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Sharp knee pain can be a symptom of something seriously wrong with one of the most important joints in the human body. The sharp pain could indicate any number of issues with the knee, including a torn ligament, arthritis, runner's knee, or the development of a cyst within the joint. Whatever the cause of the pain, the affected person should generally seek immediate medical attention.
One of the most common causes of sharp knee pain is a tear in one of the four ligaments of the knee, which can occur during sports, recreation or other physical activity. Tears occur most often in the anterior cruciate ligament, the posterior cruciate ligament or the medial collateral ligament. Symptoms of a torn ligament include the sudden and strong onset of pain, an inability to use the knee and a sense of instability in the joint.
Other injuries to the soft tissues of the knee can cause sharp pain. These can include tears in the knee cartilage, which can occur in people of all ages. For patients in their teenage and young adult years, the cartilage behind the kneecap can soften due to a condition called chondromalacia patella, which can also lead to knee pain. Resulting from tendinitis of the patellar, or kneecap, tendon, patellar tendinitis can also cause pain around the knee. Other knee injury-related causes of pain are Baker's cyst, which leads to swelling in the back of the knee, and bursitis, which often results in pain right above the kneecap.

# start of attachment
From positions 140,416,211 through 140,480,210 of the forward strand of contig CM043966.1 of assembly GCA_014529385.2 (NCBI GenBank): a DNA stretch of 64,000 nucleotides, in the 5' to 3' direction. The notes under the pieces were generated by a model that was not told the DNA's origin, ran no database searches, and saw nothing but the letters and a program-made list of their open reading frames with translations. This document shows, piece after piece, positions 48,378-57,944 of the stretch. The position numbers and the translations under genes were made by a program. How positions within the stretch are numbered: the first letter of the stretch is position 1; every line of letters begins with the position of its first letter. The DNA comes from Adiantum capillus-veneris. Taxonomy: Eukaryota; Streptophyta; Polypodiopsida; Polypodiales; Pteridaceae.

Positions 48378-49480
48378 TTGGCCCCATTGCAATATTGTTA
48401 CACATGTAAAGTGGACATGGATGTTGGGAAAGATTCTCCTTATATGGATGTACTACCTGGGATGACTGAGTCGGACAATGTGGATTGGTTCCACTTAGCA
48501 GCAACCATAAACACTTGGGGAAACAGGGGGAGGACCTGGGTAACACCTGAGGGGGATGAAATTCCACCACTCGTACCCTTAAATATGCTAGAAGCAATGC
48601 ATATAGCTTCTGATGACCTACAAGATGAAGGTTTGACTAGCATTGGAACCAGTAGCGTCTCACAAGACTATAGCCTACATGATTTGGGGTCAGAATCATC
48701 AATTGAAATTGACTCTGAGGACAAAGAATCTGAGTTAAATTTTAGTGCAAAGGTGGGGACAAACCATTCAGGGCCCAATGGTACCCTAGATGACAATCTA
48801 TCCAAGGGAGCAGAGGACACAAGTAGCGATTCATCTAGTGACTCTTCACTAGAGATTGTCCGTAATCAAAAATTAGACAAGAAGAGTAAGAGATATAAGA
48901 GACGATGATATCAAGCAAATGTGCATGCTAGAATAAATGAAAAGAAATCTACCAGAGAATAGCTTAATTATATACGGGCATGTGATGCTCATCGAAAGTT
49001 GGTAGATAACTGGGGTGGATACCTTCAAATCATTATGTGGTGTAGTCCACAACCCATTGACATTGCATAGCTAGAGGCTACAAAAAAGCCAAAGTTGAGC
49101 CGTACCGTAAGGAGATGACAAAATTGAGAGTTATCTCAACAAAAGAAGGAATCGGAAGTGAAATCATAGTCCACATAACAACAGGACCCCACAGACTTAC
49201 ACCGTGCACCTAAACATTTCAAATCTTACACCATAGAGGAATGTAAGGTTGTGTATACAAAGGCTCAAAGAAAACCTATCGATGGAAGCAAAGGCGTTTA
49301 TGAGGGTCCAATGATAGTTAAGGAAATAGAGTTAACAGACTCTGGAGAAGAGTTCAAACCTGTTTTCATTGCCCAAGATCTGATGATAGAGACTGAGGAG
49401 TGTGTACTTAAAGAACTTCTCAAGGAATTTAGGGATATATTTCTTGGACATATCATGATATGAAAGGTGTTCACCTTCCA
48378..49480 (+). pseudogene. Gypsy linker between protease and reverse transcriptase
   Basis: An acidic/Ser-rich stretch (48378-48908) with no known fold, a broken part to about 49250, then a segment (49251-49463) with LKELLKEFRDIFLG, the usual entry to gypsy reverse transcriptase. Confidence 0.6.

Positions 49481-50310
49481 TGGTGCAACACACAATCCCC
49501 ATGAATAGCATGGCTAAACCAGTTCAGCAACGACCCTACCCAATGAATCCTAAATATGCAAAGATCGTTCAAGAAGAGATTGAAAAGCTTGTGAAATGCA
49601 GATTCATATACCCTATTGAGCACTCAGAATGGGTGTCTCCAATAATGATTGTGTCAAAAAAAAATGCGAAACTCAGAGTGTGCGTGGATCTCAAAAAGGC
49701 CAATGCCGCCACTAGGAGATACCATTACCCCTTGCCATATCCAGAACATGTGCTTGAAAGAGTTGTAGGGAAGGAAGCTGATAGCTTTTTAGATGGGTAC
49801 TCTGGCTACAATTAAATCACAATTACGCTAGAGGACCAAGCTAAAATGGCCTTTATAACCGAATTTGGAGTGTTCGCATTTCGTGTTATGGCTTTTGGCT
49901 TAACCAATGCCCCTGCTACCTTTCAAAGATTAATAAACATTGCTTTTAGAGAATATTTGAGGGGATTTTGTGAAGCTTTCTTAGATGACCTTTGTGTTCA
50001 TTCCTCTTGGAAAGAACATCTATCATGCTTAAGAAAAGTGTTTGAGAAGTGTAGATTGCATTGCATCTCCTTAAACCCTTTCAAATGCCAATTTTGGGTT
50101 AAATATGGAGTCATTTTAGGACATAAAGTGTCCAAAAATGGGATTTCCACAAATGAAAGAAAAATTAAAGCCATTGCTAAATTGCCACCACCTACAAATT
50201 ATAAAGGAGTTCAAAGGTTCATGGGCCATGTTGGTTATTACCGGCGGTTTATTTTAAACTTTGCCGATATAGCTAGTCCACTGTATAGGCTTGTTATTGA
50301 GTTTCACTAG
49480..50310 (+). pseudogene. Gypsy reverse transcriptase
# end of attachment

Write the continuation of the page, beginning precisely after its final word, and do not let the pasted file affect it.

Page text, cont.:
So-called runner's knee and gout are the two main causes of sharp knee pain that comes and goes. Gout is a form of arthritis caused by the buildup of uric acid crystals in the joints. Rarely, it affects the knee and leads to the onset of pain. A more common form of temporary knee pain is runner's knee, which is a sharp pain caused by overtraining on hard surfaces leading to the irritation of the iliotibial band. Runners can relieve the pain through rest and by treatment with cold and heat compresses.
Perhaps the most common form of sharp knee pain, especially for older adults, is arthritis of the knee. As an individual gets older, the cartilage in the knee breaks down, removing the knee's cushioning and leaving bone to rub on bone. The pain can be severe enough to slow a person or even prevent them from walking or standing for long periods.
Gout really is awful, my father had it and he said it was the worst disease he's ever had. I can remember him just sitting in his chair and if one of us even brushed lightly past him, he would be in pain from his feet and knees.
Now I know that gout is often caused by people eating really rich foods, like offal (liver and kidneys) and just red meat in general can cause it, as can alcohol (although dad wasn't really a drinker). Dad loved liver and had it all the time. So, I wish I could have told him back then, that he was making the knee and leg pain worse.
I've heard that eating blueberries and
just a lot of fruit and vegetables in general is good for gout, although there are also medications you can take.
I'll have to keep up with it because it's genetic as well, so I have a chance of developing gout.
Tearing the ligaments of your knee is no picnic. I had a friend manage to do that and he ignored it for a long time. He would feel quite bad knee pain when running, but he pretended it was just everyday wear and tear.
When he eventually went to the doctor, he had made it worse than it had to be. And even then we couldn't keep him off the knee. He would still do things like play volleyball.
Eventually he had to have surgery on it, and keep it in a cast for a while. I think the doctors gave him the cast just to slow him down!
So, if you feel a sharp pain in your knee, don't ignore it. You could be making your condition worse, and it's not certain that there's nothing wrong.
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